updated 4/22/2005 2:47:13 PM ET 2005-04-22T18:47:13

Guest: John Palmer, William Donahue, Bob Shrum, Andrew Greeley, Salman Rushdie, Dianne Feinstein, Trent Lott

CHRIS MATTHEWS, HOST:  Tonight, a HARDBALL special report, “Religion & Politics.”  Is the separation of church and state in America unseparating? 

Let‘s play HARDBALL. 

Good evening.  I‘m Chris Matthews.  And this is a HARDBALL special report on religion and politics. 

A conservative religious group calls the traditional Senate filibuster a weapon against people of faith.  Democratic National Committee Chair Howard Dean enters the fray, saying Republicans made threatening comments about judges in the Terri Schiavo case.  And Tom DeLay takes heat on ethics.  I‘ll talk to two veterans of these Washington wars, Democratic Senator Dianne Feinstein of California and Republican Senator Trent Lott of Mississippi. 

But, first, we go to Rome for papal politics and the latest on the election of a new pope with MSNBC‘s Chris Jansing.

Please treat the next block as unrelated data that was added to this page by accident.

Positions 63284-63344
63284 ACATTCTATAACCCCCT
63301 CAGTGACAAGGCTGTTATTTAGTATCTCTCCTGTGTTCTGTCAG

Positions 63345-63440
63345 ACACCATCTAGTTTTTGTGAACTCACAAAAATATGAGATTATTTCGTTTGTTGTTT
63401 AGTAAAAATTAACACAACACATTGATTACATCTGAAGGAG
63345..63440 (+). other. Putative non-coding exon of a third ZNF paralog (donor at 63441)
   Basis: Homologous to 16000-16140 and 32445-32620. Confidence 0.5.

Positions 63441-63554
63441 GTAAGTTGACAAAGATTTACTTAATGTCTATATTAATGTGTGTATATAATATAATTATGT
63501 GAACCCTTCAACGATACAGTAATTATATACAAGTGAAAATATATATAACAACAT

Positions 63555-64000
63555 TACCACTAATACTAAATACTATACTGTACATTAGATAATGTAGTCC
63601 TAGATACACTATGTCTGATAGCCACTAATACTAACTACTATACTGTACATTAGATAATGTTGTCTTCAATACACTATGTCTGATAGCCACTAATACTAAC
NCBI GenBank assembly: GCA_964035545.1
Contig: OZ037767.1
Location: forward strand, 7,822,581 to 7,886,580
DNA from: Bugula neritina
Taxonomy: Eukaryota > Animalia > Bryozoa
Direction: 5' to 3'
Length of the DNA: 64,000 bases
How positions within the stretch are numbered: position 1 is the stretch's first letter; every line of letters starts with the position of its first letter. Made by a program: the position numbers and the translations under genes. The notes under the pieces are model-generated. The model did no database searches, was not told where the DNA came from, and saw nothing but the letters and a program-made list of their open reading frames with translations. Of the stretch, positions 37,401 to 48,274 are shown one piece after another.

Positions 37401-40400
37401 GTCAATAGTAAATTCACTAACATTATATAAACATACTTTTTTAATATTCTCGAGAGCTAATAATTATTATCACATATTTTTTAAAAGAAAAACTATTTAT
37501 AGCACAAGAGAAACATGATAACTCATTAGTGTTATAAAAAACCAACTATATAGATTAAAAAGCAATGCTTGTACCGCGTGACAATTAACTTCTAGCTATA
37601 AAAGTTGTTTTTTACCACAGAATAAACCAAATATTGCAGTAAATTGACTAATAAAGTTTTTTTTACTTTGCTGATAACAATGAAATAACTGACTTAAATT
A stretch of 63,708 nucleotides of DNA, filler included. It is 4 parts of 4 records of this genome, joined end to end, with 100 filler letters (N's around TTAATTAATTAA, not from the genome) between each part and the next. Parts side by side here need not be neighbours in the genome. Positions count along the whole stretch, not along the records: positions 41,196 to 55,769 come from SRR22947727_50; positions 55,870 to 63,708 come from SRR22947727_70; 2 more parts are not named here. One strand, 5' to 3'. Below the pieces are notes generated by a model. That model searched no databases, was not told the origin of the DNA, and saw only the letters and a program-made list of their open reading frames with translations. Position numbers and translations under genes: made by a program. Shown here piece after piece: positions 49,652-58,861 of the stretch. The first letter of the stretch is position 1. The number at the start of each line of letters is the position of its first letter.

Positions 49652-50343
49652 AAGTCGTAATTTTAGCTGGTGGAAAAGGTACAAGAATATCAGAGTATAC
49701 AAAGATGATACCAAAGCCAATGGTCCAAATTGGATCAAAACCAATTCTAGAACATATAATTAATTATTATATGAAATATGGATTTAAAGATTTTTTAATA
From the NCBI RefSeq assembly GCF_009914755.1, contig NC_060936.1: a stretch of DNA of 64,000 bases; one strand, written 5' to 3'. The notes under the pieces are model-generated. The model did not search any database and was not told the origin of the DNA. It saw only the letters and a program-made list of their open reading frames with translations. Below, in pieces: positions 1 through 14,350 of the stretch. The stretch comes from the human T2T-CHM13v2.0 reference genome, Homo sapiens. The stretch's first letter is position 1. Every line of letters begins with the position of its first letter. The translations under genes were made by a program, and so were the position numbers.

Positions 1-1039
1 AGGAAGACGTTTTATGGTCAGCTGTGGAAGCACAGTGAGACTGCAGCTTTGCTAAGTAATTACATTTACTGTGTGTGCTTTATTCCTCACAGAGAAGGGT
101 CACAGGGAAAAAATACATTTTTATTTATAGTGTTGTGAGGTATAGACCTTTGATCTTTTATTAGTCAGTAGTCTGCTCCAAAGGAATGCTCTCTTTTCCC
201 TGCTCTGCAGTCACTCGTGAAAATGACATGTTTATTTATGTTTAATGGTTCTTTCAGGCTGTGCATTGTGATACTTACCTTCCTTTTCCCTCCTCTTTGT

Chris, it‘s great to see you over there. 

CHRIS JANSING, NBC CORRESPONDENT:  Great to be here.  I wish you were here with me, Chris, because for two-and-a-half hours today, 115 cardinals from 52 different countries were locked behind those massive doors of the Sistine Chapel while the world watched and waited, along with 40,000 people who had gathered on St. Peter‘s Square. 

It would have been remarkable had they chosen a new pope.  That hadn‘t happened on the first ballot throughout the 20th century, and it did not happen today.  But believe me, this was not without its heart-stopping moments, because when those first wisps of smoke came out, there was indeed confusion.  The Vatican radio reported, it looks white.  There was one Italian media outlet that said, it is white.  And people on the square were jumping up and down shouting (SPEAKING ITALIAN).  It‘s white.  It‘s white.

This huge roar came up from St. Peter‘s Square.  But it was only really a matter of seconds before the new system of chemicals and the blower went into play and we saw that it was indeed thick black smoke and the first day of this conclave had ended without the election of a new pope.  Now, before they went in there, they swore an oath of secrecy, all of these cardinals in a ceremony seen for the first time on television. 

But we just don‘t know anything else that happened after those doors were closed, lots of speculation.  Of course, the front-runner is still considered to be the German cardinal, Ratzinger, Joseph Ratzinger, who said the mass and also gave the homily, both today, preconclave, and the funeral mass for Pope John Paul II in his role as dean of the College of Cardinals.